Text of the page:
as well as W3C-DOM is still far from being usable,
What are you missing? I haven't needed any W3C-DOM 2 feature in Opera
that existed in IE (not saying they aren't there, I just haven't
needed them).

At least they tell su which parts are not supported.
so please don't try to tell us that Opera is standards-compliant
I will say that Opera is *far* more standards compliant than IE.
I can't think of one standard that both IE and Opera claims to
support where Opera has worse support than IE.

or even more standards-compliant than Mozilla/5.0 or IE. Thanks.


IE might have support for *more* standards, but they are generally
badly supported. Ok, I mighe be biased by working a lot with CSS, and
IE *really* sucks there!

/L
--
Lasse Reichstein Nielsen - lr*@hotpop.com
DHTML Death Colors: <URL:http://www.infimum.dk/HTML/rasterTriangleDOM.html>
'Faith without judgement merely degrades the spirit divine.'
Jul 20 '05 #6

P: n/a
On Fri, 24 Oct 2003 16:57:13 +0200, Thomas 'PointedEars' Lahn
<Po*********@web.de> wrote:
Opera even still (v7.11) supports IE-proprietary document.all


Which is no way wrong by any standard. It's bad IMO that more
browsers don't provide it.

Jim.
--
comp.lang.javascript FAQ - http://jibbering.com/faq/

Jul 20 '05 #7

P: n/a
Albert Wagner <al******@tcac.net> wrote in message news:<20031023180411.64078c89.al******@tcac.net>.. .
On 23 Oct 2003 13:41:20 -0700
la*******@hotmail.com (Christoph Bergmann) wrote:
<snip>
Right now I think only IE and Mozilla can do it (please correct me if
I'm wrong), but perhaps Opera will support this in the future since
its a really useful feature.

<snip>

Sorry. But you hit a hot button here. Opera is probably more standards
compliant than the other two. Certainly more compliant than IE. Why do
you just assume that Opera is not capable? How can you argue for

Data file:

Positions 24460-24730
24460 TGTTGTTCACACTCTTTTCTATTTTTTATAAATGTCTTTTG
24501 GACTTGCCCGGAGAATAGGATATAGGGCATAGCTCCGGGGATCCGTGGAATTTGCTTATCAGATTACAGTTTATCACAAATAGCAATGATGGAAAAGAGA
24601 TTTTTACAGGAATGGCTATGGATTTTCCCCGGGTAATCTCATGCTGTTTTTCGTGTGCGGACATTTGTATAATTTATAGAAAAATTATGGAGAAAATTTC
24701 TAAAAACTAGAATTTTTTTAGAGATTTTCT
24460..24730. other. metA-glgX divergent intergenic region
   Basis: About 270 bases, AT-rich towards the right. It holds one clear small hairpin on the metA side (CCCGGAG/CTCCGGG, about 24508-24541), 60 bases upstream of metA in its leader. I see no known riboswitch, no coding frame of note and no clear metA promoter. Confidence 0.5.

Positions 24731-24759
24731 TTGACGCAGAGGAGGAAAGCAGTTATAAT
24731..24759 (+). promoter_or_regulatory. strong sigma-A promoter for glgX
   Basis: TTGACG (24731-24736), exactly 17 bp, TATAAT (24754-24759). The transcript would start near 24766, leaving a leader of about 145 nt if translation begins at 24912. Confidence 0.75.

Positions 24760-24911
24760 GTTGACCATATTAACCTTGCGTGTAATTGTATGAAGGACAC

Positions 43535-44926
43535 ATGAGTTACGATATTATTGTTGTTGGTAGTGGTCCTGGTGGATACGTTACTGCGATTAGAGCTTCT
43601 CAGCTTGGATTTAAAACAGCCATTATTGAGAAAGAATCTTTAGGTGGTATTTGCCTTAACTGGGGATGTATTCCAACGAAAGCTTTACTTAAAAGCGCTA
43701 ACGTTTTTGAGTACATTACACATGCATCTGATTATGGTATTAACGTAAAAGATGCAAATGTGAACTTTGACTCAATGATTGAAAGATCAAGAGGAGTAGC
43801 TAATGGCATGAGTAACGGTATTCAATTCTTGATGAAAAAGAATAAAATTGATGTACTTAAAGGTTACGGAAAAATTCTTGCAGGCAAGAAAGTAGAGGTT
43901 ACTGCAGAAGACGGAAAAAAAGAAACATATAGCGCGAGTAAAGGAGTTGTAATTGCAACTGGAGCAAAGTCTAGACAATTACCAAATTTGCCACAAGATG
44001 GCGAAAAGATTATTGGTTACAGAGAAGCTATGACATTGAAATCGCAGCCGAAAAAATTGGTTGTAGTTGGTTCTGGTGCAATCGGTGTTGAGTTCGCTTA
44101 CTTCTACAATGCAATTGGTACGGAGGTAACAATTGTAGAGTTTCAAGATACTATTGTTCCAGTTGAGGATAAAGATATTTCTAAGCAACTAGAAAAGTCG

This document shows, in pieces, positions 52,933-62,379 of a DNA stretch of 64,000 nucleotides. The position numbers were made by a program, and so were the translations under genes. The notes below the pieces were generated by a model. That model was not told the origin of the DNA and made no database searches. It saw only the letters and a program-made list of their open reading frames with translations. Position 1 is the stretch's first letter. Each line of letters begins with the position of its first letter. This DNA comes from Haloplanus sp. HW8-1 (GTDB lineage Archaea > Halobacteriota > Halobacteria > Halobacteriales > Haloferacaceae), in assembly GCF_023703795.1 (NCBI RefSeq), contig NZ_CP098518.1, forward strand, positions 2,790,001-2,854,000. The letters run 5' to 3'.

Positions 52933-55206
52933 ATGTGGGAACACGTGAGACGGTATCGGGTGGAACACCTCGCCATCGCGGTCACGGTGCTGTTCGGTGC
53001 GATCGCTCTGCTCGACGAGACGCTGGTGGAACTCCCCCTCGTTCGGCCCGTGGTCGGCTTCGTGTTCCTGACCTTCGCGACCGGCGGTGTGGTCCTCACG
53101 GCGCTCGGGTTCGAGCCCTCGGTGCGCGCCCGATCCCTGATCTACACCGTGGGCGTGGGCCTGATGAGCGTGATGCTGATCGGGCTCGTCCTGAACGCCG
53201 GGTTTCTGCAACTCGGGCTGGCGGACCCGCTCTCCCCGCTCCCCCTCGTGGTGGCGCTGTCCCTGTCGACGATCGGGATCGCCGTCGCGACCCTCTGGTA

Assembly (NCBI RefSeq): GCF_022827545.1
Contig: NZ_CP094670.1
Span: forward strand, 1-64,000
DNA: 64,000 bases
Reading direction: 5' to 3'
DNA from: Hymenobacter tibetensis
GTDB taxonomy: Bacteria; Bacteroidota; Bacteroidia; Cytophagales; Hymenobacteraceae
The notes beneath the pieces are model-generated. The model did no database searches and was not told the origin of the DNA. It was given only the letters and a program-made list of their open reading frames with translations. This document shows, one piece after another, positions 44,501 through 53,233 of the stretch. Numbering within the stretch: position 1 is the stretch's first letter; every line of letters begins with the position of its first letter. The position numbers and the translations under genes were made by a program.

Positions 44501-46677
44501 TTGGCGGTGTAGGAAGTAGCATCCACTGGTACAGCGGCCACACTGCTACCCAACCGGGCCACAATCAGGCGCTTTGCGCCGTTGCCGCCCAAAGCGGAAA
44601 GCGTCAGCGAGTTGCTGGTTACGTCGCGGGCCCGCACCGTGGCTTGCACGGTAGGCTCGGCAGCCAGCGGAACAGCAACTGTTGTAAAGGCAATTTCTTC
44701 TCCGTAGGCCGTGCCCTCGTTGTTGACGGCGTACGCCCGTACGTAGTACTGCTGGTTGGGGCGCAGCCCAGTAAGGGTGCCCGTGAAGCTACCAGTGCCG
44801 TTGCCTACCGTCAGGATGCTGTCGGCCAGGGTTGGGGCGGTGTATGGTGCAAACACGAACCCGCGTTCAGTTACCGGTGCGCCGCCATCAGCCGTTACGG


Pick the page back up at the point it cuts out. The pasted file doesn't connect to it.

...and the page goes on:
"cross-browser compatibility" when you know so little about Opera? I am
assuming that you intend to follow W3C standards and not MS "standards."


I didn't write that IE or Mozilla is more standards compliant than
Opera.

I wrote "I THINK only IE and Mozilla can do it (please correct me if
I'm wrong)". You wrote "Why do you just assume that Opera is not
capable?" - is my assumpation wrong? Is there a way to let the user
edit elements in Opera? If yes, why don't you write how or give a link
where its explained?
To come back to the point:

We WANT to write an open source web-based programmer's editor running
on a web page. We WANT it to work in as many browser as possible, not
only in IE (thats why i used the term "cross-browser"). The program is
NOT READY. There are lots of bugs and lots of stuff missing...

Thats why I did the original post. Everybody is invited to join us:

http://baseportal.com/htmledit

If you know better ways (more standards compliant) to do parts of the
code, then check out a copy and do it ;-)

Best regards,

Christoph Bergmann
Jul 20 '05 #8

P: n/a
On 26 Oct 2003 10:27:33 -0800
la*******@hotmail.com (Christoph Bergmann) wrote:

<snip>
I wrote "I THINK only IE and Mozilla can do it (please correct me if
I'm wrong)".
The "only" means that you think none of the other browsers can.
You wrote "Why do you just assume that Opera is not
capable?" - is my assumpation wrong?
Which assumption? That Opera is not capable? Or that you intend it's use
to be "cross browser". One or the other is wrong.
Is there a way to let the user
edit elements in Opera? If yes, why don't you write how or give a link
where its explained?


Not sure what you mean by "user" here. Are you meaning the programmers
of your editor or the end user? Same with "elements." I assume you are
referring to DOM elements. The real problem with your post, for me, was